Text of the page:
Archive for the ‘Weight Training’ Category
Here are links to some interesting articles I have come across recently:
The Hindu Push Up – a variation on the old classic
Eating quickly is associated with overeating – and overeating associated with…
The human body is built for distance – on a hot day a human can outrun a horse over a marathon
Moderate amounts of protein best for building muscle – over 30g may be a waste of your time
Baseball – head first slide is quicker – and more likely to result in your head hitting baseman’s/catcher’s knees!
Here are 17 home truths according to DietBlog.
I particularly agree with #7:
Don’t ask me about intermittent fasting, macro-patterning, cyclical ketogenic diets or meal replacements if you aren’t eating enough vegetables.
You won’t likely be able to out-exercise a poor diet.
Everything you know about muscle is wrong. A informative article on soft tissue.
A recent Swedish study showed elite Volleyball players were less injured and performed better when they completed resistance workouts under supervision.
Not really a ground breaking result, but it is good to have some confirmation for what most trainers anecdotally believe.
Thought provoking quote from The Ultra Marathon Man:
To most non-runners, running is at best boring and at worst terribly painful and senseless
I think this holds true for many things in life that people are passionate about, and especially so sports. After sitting in on a few lectures of a solo round the world sailer a few years ago, I could not for the life of me imagine how someone would find pleasure in completing that task. To me it sounded at best miserable, and at worst a serious risk of life.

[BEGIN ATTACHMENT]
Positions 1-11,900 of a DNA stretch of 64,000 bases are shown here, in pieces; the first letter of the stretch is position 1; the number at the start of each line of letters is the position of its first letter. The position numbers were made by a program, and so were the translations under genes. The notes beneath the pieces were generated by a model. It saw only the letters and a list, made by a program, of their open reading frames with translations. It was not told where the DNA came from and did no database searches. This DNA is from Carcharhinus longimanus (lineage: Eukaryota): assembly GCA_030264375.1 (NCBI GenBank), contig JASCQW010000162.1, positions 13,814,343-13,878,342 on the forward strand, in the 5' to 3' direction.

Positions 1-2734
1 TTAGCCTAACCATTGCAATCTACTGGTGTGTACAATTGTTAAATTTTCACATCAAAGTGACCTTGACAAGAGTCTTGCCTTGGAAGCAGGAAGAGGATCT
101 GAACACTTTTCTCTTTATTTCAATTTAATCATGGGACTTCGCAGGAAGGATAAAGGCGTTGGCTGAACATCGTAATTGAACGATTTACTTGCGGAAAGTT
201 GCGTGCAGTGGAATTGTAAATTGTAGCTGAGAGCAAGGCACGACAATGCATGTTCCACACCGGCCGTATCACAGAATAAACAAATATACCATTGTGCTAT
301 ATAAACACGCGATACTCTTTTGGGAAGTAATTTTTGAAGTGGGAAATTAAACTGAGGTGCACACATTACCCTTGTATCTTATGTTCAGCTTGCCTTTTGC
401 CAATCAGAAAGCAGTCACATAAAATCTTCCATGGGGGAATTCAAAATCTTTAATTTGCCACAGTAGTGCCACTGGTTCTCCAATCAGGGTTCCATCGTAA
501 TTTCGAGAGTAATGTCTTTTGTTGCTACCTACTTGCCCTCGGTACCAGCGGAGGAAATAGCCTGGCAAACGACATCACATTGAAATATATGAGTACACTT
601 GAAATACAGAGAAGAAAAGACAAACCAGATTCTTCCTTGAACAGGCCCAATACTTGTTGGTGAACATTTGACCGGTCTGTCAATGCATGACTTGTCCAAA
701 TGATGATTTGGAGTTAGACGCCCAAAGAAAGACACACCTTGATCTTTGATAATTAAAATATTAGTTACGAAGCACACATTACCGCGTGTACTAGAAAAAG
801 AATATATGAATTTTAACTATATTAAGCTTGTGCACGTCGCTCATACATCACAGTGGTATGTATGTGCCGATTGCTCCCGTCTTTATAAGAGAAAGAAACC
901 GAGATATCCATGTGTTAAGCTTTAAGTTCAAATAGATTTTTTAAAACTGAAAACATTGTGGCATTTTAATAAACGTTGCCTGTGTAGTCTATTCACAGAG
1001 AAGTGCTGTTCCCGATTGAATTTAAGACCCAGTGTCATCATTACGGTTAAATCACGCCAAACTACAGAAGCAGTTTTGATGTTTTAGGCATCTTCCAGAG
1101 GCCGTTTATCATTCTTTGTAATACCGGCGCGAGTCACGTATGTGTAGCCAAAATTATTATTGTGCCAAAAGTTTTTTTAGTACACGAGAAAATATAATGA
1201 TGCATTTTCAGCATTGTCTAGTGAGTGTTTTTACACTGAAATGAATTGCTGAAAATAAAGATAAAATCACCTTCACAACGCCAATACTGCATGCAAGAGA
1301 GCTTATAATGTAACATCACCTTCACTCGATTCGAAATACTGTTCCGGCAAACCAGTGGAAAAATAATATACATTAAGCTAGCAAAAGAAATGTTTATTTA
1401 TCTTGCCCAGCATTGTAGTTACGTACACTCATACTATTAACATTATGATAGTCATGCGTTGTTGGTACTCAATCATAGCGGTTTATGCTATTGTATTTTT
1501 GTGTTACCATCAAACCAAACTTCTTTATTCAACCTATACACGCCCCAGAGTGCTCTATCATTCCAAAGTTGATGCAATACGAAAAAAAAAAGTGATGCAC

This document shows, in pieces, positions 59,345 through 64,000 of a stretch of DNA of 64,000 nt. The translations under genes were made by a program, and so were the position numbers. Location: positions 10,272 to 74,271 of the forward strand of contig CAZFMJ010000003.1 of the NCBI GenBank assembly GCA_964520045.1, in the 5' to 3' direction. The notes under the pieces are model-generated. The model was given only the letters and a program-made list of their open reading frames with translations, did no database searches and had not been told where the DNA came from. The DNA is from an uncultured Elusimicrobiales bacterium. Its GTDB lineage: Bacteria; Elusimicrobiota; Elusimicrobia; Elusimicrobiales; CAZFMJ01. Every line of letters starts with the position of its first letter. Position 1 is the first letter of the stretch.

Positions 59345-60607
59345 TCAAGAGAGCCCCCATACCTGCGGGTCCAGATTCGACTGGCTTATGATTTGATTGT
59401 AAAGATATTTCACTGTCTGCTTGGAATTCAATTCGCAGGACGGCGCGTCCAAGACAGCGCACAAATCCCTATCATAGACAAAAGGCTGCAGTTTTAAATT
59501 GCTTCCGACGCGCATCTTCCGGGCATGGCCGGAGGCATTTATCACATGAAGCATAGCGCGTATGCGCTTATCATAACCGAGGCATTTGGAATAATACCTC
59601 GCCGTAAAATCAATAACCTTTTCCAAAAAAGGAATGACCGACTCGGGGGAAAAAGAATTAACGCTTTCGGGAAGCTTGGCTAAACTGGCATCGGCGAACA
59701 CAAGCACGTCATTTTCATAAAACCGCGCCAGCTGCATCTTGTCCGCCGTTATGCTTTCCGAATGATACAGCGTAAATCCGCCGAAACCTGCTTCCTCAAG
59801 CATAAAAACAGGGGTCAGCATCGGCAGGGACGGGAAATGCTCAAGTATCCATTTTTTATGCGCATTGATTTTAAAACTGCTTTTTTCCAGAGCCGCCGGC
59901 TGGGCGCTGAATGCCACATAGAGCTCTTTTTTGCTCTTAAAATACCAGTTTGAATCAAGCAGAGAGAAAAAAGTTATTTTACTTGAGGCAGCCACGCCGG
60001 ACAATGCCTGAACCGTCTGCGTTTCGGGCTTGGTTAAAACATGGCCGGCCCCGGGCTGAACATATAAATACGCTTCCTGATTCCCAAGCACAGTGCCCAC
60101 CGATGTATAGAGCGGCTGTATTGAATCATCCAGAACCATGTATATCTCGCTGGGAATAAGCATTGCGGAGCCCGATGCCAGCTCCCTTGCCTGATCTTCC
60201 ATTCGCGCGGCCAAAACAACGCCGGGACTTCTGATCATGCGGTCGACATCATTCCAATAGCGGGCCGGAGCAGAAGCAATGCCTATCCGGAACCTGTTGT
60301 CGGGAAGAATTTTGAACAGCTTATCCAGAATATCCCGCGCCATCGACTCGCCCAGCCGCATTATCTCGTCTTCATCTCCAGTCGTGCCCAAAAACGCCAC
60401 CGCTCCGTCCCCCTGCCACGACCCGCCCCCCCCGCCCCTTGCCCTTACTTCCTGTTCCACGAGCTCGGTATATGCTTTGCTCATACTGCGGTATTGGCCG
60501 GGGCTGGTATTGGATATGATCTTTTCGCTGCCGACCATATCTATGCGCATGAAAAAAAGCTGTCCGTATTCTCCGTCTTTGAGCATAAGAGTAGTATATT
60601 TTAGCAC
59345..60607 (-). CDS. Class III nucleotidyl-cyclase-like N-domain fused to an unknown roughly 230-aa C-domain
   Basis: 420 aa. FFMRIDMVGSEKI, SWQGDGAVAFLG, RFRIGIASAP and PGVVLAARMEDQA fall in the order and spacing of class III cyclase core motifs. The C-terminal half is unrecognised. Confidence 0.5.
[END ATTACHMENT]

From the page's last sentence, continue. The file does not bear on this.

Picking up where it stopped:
Undoubtedly even the most motivated, dedicated athletes sometimes have self-doubt, or struggle for motivation, but generally are driven towards the greater goal because they love what they are doing.
I think this comes from people not understanding that everyone is stimulated by different things. How could someone who goes to church every Sunday morning possibly understand why someone would want to spend the same time fishing many kilometers off the coast, or cycling through the hills? Next time you are driving to church past a group of cyclists and think to yourself “why the hell would someone want to dress up in that ridiculous skin tight lycra, sit on a uncomfortalbe seat and cycle for a few hours out in the cold”, you should accept that they could also be asking some similar questions of you!
An interesting antidote in a book I just finished by John Will who is reminiscing of the habits of a guy he used to run with:
Patre would do the run with a plastic over-suit on top of his uniform. For some reason he figured the more he sweated, the fitter he would become.
Now without diving into all the silly ideas and assumptions this guy had around sweat rate and its correlation to fitness I think it is not such a completely ridiculous idea that it first seems.
The reason: this guy is simply applying a principle of overload during his runs. It may be that he was a quite fit, and given he would be running with training partners (whom he was faster than) wanted to challenge himself. Undoubtedly he achieved this with his suit (and accompanying sweat that would accumulate) – but could have achieved it by carrying a weighted pack of some kind, or simply running ahead by himself.
Ideally when designing a training program you should look at fundamentally what is your goal and how much time you have. A classic example is someone doing shoulder presses whilst sitting on a Swiss Ball. The premise is that you are working your ‘core’ whilst working your shoulders. This is true, but why not challenge the shoulders more, and then the core more?